The number of PhD graduates is rising. One out of ten is able to pursue a stable academic career. A majority switch to jobs outside of academia either immediately after graduating or during the following one to ten years. Continue reading to learn more about how to manage your career as a PhD.
As a PhD you belong to the most highly qualified group of workers. PhDs are trained to do analytical and conceptual work and to create new knowledge. In 2005 the OECD started to collect data about the careers of doctorate holders worldwide. The results reveal how PhDs benefit from their doctoral training:
Preparing for the next career step after your PhD graduation requires taking an in-depth approach. One of the biggest challenges is efining your professional goals. Having spent four or more years in an academic environment, you have adopted a social identity involving an academic orientation towards your work. Contributing to the knowledge base, working on long-term problems, working with technically competent colleagues are important job elements for the research community (2010, Smit). Although only 5-10% of all PhDs have access to a tenure track position, abandoning the academic dream is not so easy. Many researchers love doing analytical work, have an outstanding publication record and love teaching. Climbing up the academic ladder is a desirable step. Moreover researchers have a skillset that is ideal for academic jobs and sometimes your boss might encourage you to stay a bit longer on this career path, since it is hard to let go of trained researchers who offer added value to the research department. As a result, four out of ten researchers stay in academia immediately after graduating, but most leave academia in the end.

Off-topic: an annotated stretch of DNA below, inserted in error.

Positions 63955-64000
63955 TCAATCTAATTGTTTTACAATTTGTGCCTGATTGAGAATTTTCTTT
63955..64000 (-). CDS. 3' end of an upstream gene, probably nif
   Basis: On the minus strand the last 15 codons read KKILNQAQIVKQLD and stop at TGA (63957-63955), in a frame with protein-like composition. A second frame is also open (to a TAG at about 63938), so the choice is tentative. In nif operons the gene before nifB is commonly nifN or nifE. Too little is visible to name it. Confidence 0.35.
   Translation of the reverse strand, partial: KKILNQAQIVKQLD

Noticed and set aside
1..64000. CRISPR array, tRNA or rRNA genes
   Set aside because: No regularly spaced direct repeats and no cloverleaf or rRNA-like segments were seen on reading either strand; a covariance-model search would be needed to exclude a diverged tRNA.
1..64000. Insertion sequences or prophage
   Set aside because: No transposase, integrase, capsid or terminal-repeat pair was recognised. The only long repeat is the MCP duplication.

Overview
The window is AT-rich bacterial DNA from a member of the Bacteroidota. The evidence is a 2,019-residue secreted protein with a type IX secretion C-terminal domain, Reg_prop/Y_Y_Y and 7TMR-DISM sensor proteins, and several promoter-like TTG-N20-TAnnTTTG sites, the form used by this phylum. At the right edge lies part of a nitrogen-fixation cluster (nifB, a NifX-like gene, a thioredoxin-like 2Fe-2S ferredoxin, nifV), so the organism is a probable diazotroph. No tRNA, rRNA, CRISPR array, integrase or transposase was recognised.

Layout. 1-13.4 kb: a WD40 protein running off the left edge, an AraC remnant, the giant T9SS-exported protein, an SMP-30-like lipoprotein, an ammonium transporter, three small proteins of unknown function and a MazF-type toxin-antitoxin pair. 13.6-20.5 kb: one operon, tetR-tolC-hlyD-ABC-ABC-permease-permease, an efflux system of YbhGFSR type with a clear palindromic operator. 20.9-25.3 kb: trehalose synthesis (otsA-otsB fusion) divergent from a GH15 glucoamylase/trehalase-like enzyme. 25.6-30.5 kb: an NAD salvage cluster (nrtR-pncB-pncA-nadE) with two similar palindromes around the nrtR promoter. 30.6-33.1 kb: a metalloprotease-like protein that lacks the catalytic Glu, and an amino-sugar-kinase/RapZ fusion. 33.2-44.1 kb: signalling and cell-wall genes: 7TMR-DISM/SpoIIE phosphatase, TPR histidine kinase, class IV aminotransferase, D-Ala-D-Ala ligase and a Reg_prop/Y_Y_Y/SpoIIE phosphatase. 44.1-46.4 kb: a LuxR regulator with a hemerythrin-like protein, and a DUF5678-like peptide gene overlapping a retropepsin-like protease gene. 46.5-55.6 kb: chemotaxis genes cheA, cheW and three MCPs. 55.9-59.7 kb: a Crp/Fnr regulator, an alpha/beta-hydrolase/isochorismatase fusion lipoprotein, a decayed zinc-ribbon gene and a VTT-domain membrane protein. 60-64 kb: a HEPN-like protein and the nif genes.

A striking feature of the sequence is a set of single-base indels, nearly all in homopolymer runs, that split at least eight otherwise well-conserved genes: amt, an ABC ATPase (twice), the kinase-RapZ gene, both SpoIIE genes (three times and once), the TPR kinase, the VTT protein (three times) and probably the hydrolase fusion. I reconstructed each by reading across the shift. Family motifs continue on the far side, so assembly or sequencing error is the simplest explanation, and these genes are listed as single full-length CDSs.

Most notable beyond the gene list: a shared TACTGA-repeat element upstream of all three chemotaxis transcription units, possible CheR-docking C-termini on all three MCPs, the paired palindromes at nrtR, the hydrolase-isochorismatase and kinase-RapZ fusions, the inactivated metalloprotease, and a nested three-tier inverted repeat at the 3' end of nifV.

In general we researchers have limited knowledge about career options outside of academia. We are hardly aware of what kind of jobs would fit with our talents and competences and we have little idea of how PhDs are perceived outside of academia. Moreover we lack experience in applying for jobs outside of academia. What do employers look for when they hire new people? And are PhDs considered as fresh graduates or as candidates for a first work experience? Does one need to meet all the criteria when applying for a job? All these questions can make you feel insecure about yourself and your future career path. This feeling of insecurity can generate a limiting belief when looking at your future career options.